Buster Douglas

Buster Douglas pulled off one of the biggest upsets in sports history.

An uppercut and three follow-up punches made Buster Douglas a household name.  On February 11, 1990, in Japan’s Tokyo Dome, the underachieving journeyman picked himself up off the canvas to knock out Mike Tyson — the heavyweight champion of the world.  It was the most shocking upset in the history of prize fighting and changed the lives of both men forever.

Neither fighter was ever the same: Douglas lost in his first title defense and never contended again, while Tyson spent three years in prison for raping Desiree Washington.

Born in Columbus, Ohio, April 7, 1960, James Douglas was a skilled athlete.  His father, William “Dynamite” Douglas, was a former national amateur boxing champion who fought professionally in the 1960s and 70s.  A factory worker by day, William Douglas trained at night in a boxing gym he ran in Columbus.

A feared middleweight who won 41 fights over 13 years, Dynamite Douglas introduced his son to the Sweet Science at ten, but boxing wasn’t Buster’s passion.  “That boy didn’t want to box,” said Douglas’ grandmother, Sarah Jones.  “Boxing was just the only way he knew of feeling close to his daddy.”

Possessing quick feet and soft hands, Douglas played football and basketball at Linden McKinley High School, where he led the Panthers to the Ohio AAA state basketball title in 1977.  He played junior college basketball, attending three schools in three years before flunking out and returning to Columbus.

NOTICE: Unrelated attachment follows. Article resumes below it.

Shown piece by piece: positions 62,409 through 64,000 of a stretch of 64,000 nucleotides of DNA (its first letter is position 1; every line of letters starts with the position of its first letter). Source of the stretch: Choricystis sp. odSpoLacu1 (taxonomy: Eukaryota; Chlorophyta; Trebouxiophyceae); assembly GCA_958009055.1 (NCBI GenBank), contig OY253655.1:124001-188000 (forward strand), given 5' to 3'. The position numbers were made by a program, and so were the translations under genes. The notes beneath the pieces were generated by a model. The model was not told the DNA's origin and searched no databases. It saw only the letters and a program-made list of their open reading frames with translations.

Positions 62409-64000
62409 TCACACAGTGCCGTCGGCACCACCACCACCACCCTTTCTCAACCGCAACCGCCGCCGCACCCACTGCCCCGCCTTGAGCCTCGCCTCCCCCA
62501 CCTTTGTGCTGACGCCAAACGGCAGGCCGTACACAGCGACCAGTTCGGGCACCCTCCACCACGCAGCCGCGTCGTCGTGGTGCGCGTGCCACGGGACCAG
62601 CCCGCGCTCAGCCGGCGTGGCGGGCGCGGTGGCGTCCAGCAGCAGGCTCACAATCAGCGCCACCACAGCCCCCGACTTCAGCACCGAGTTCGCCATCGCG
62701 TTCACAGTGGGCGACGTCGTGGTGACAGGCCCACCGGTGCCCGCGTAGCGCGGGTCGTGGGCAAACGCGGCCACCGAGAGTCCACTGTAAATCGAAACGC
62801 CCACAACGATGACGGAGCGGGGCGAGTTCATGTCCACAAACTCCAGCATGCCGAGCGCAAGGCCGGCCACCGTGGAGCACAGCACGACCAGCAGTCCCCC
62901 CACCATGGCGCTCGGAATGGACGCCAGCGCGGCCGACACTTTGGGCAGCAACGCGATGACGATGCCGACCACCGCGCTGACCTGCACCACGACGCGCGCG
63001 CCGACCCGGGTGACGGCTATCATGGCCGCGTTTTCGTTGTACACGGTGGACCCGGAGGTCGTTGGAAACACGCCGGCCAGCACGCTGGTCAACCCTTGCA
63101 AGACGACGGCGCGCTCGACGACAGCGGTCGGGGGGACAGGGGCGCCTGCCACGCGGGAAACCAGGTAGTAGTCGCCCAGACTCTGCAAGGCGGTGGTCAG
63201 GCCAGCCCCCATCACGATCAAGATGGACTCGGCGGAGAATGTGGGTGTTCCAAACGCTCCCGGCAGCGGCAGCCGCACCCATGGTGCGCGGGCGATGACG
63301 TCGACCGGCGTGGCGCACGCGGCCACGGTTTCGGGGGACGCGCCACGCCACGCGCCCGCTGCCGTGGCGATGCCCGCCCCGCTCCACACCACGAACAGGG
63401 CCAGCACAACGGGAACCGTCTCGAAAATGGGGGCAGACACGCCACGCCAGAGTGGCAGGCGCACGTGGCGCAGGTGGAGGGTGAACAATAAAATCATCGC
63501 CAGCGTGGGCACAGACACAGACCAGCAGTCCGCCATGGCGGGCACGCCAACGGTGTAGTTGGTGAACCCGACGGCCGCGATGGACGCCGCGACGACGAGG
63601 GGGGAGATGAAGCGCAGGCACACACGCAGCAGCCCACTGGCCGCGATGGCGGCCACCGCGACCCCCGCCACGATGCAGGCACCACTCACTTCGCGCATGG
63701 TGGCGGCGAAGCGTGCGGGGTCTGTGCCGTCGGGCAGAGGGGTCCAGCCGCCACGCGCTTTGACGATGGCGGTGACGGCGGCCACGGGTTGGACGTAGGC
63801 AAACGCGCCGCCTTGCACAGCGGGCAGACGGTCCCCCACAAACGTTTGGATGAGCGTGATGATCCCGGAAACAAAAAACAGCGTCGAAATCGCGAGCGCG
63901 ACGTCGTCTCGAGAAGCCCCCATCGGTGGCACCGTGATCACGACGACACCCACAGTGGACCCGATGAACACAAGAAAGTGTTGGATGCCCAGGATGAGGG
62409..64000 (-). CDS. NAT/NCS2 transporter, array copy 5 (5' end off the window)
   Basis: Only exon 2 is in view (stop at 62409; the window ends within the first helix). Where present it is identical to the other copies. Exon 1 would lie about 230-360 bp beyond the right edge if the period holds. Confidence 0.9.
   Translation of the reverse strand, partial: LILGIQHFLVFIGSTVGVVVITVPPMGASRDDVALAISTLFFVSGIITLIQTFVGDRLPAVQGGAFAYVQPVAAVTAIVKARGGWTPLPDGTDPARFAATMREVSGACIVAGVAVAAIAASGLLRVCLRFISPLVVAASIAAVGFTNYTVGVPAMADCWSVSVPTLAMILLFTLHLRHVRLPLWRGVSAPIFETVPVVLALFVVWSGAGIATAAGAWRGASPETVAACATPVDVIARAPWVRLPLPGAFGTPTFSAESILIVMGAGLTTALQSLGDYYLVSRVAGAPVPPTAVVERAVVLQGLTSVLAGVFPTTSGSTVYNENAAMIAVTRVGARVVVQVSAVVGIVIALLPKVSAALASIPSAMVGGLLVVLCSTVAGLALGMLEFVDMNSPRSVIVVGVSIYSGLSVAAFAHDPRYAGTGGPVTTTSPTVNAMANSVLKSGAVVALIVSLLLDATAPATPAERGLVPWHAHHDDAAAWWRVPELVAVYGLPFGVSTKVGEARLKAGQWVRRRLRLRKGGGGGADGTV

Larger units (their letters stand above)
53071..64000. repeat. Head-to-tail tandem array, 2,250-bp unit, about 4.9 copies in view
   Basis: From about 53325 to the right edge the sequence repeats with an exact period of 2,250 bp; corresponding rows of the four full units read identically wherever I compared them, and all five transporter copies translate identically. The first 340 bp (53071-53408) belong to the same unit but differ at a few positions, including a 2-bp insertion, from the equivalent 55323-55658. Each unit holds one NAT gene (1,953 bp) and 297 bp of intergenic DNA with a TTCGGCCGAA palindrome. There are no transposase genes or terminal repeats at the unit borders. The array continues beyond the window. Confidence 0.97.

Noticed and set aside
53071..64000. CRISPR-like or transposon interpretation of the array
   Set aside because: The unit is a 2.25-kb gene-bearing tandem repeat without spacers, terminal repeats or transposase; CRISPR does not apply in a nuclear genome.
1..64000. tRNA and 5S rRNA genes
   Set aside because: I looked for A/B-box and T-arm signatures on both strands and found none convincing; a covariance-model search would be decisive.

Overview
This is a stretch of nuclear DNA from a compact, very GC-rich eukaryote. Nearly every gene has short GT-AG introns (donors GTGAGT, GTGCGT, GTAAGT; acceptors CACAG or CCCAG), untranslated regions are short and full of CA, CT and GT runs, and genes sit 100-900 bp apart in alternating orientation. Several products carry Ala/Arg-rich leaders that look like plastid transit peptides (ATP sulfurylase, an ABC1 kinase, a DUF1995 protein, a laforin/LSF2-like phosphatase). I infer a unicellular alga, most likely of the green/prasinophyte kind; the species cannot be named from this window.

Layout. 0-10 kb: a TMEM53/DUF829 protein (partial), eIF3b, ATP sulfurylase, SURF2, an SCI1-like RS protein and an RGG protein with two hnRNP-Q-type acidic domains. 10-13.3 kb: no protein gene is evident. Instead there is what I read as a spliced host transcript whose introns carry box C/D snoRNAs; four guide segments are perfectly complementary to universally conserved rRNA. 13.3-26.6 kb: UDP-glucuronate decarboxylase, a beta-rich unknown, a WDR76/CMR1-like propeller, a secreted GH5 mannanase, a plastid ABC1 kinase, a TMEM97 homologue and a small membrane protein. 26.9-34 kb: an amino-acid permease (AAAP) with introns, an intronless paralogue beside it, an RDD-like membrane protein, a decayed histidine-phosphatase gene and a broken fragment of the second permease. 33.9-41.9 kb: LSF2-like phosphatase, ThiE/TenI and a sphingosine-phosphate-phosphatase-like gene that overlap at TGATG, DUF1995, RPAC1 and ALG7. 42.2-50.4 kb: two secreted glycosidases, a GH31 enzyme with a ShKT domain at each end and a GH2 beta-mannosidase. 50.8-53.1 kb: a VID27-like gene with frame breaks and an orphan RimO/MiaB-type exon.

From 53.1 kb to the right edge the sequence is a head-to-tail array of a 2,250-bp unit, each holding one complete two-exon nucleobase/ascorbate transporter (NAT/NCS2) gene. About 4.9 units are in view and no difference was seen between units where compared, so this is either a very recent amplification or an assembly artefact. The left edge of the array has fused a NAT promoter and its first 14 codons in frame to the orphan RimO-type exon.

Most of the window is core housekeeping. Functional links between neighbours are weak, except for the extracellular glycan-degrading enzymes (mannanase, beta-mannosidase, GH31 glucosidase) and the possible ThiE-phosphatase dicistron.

With his father serving as his trainer and handler, Douglas took up boxing at 20.  He made his professional debut May 31, 1981, with a third-round knockout of Dan O’Malley.  Douglas won 18 of his first 20 bouts – mostly against journeyman – before carelessly allowing himself to be knocked out by Mike White in December 1983 after dominating White for nine rounds.

In November 1984, Douglas was scheduled to fight future WBC champion Trevor Berbick.  Three days before the match, Berbick pulled out and was replaced by Randall “Tex” Cobb.  Douglas dispatched Cobb in ten rounds, then beat Greg Page to earn a shot at Tony Tucker for the TBF heavyweight crown.

Despite having a fast, sharp jab and powerful right hand, Douglas was not in love with boxing — and it showed.  A sensitive man unsuited to his profession, his attitude toward training and nutrition was lackadaisical.  Buster showed glimpses of promise but also displayed a lack of heart and discipline.

Douglas and Tucker met in May 1987.  For most of the fight, Buster got the better of the champ, but in the tenth round of a scheduled 15-rounder, he tired, retreated to the ropes, and covered up until the fight was stopped on a TKO.  After watching him quit, Bill Douglas gave up on his son and never watched him fight again [Dynamite Douglas died in 1999].

Following the Tucker fight, Douglas won his next six matches, including unanimous decisions over Berbick and future WBC champion Oliver McCall.  Ring magazine ranked Douglas as the number seven heavyweight in the world.  Looking for a tune-up bout before meeting then-undefeated and top-ranked contender Evander Holyfield, undisputed heavyweight champion Mike Tyson agreed to face Douglas in Tokyo in February 1990.

In the second half of the 1980s, Mike Tyson was the baddest man on the planet.  The youngest fighter ever to win a heavyweight title, he won his first 19 professional fights by knockout, a dozen of them in the first round.  Considered perhaps the most ferocious fighter to step into a ring, “Iron Mike” was 37-0, with 33 stoppages, coming into his bout with Douglas.